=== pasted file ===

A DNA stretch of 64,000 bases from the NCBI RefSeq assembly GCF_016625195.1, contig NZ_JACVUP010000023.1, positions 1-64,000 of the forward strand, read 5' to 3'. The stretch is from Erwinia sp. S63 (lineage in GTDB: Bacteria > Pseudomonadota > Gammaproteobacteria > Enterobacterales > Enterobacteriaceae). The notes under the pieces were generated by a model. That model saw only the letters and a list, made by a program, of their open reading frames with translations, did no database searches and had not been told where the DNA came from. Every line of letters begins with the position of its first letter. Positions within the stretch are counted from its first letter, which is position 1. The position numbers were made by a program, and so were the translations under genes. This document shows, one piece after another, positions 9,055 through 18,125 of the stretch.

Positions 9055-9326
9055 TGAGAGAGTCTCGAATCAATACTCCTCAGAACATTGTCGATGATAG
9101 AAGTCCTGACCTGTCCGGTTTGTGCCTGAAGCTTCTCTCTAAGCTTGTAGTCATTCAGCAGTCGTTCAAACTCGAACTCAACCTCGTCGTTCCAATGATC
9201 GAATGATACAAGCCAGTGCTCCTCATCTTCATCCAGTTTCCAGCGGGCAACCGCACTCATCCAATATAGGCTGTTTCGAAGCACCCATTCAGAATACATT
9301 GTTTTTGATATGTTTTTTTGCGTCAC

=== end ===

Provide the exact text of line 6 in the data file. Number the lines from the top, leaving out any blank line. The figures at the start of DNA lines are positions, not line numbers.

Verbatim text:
9301 GTTTTTGATATGTTTTTTTGCGTCAC